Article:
The temporary relaxation of the external constraint was also to provide enough breathing space for the timely implementation of a three-pronged medium-term structural reform strategy, which consisted of the following (Table 2).

Table 2.

Chronology of Structural Reforms and Economic Policy Measures

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  • the realignment of relative prices and the abolition of external trade and payment restrictions to alleviate the shortages in a number of basic goods and achieve efficient resource allocation;

  • public expenditure restraint and a tight monetary policy designed to contain aggregate demand and bring about, over time, internal and external balance; and

  • the establishment of the institutional and market mechanisms necessary to complete the transition from a centrally planned to a diversified market economy (Table 3).

    Table 3.

    Selected Economic and Financial Indicators

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    Sources: Algerian authorities; and IMF staff estimates and projections.

    GDP at market prices.

    In U.S. dollars terms.

    Twelve-month changes in the total trade-weighted IMF Information Notice System index. A decrease in the index implies a depreciation.

    Annual change as a percentage of broad money at the beginning of the period.

    The percent changes for the 12-month periods ending December 1993 and December 1997 exclude the impact of two financial restructuring packages involving the swap of government bonds for public enterprises’ commercial debt. The amounts involved are respectively DA 275.5 billion in 1993 (or 53.4 percent of end-December 1992 money stock) and DA 186.7 billion in the first quarter of 1997 (or 20.3 percent of end-December 1996 money stock).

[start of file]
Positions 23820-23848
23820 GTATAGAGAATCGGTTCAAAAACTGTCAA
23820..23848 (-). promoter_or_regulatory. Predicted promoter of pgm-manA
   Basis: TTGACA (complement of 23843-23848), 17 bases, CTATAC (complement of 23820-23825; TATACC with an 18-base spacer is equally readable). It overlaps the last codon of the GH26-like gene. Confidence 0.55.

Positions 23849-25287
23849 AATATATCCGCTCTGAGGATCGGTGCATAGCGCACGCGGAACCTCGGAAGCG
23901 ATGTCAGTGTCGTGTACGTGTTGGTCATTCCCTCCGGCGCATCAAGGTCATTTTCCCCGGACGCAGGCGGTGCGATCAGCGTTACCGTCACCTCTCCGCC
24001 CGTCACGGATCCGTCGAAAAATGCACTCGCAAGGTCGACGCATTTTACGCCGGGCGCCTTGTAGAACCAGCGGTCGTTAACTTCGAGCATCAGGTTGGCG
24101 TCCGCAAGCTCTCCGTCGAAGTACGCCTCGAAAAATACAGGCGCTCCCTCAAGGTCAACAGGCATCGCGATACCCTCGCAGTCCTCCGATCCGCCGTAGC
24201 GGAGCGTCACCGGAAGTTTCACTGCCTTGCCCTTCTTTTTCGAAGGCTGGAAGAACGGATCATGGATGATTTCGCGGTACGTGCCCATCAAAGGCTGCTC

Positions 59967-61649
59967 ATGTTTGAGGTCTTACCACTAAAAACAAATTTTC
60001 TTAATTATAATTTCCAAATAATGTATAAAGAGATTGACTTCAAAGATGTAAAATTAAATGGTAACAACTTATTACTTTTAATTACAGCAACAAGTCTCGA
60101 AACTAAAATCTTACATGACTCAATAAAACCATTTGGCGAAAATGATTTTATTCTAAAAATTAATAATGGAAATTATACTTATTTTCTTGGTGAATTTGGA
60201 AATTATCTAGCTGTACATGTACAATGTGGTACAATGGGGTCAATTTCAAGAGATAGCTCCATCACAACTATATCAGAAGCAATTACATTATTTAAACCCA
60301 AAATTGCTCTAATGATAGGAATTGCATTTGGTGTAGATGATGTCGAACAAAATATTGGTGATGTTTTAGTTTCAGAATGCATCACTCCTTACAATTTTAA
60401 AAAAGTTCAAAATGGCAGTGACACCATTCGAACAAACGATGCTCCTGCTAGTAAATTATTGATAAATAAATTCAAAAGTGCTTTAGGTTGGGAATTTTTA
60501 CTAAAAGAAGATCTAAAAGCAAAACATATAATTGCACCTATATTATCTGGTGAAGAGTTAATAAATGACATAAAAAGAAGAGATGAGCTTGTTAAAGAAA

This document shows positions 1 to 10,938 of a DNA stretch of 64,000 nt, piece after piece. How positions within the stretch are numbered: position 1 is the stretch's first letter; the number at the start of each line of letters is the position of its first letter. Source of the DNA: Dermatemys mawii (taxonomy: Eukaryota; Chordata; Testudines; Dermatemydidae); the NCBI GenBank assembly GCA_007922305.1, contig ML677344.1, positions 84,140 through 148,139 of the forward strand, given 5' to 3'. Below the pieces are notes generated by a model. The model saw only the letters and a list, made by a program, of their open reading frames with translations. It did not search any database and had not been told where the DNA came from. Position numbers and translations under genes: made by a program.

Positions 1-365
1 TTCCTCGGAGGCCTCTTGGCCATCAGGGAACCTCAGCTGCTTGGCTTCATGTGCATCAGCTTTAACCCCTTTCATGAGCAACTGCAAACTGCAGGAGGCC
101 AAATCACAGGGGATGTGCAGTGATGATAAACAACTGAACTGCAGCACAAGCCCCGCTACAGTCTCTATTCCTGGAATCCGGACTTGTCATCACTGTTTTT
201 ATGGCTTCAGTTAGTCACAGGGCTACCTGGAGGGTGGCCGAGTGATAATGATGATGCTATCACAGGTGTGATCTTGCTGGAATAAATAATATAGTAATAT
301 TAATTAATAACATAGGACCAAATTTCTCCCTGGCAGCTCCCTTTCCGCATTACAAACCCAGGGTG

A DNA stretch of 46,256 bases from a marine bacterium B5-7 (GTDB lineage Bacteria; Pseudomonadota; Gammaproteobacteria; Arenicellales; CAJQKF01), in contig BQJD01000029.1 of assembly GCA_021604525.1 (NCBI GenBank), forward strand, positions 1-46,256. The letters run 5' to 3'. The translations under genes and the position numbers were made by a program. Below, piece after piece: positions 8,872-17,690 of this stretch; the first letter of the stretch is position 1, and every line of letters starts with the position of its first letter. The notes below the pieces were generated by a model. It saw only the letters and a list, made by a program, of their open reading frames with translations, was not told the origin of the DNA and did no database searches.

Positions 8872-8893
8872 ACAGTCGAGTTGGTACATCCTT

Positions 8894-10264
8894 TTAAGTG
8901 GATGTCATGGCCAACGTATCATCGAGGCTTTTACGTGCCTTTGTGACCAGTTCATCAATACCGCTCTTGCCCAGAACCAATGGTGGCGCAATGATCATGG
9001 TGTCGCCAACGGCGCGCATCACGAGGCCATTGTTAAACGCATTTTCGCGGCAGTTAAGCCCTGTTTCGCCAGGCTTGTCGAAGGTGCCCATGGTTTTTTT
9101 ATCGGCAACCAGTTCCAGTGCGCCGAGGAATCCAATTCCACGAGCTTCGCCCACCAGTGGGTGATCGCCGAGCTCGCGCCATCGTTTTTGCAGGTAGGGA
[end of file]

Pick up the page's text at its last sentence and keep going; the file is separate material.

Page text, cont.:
Ratio of the average broad money (M2) stock during the year to GDP.

    Including dividends on current profits paid by Sonatrach.

    Including grants.

    Including special accounts, net lending, and allocation to the Rehabilitation Fund.

Realignment of Relative Prices and External Trade Liberalization

The realignment of relative prices was pursued with an active exchange rate policy and further liberalization of domestic prices. At the onset of the program, a 50 percent exchange rate devaluation corrected for the overvaluation of the Algerian dinar that had developed in 1992 and 1993, when the nominal exchange rate had remained broadly stable despite growing inflationary pressures. This was followed by a gradual shift in the exchange rate regime from a peg to a basket of major currencies to a managed float, which allowed for greater flexibility in the event of adverse terms of trade shocks. In addition, to increase the role of market forces in the determination of the exchange rate, an interbank foreign ex-change market was introduced at the end of 1995. Overall, between 1993 and 1996, the real effective exchange rate depreciated by about 30 percent as a result of nominal depreciation combined with tight demand management and incomes policies. This gain in external competitiveness should help foster greater diversification of the economy toward nonhydrocarbon tradable activities.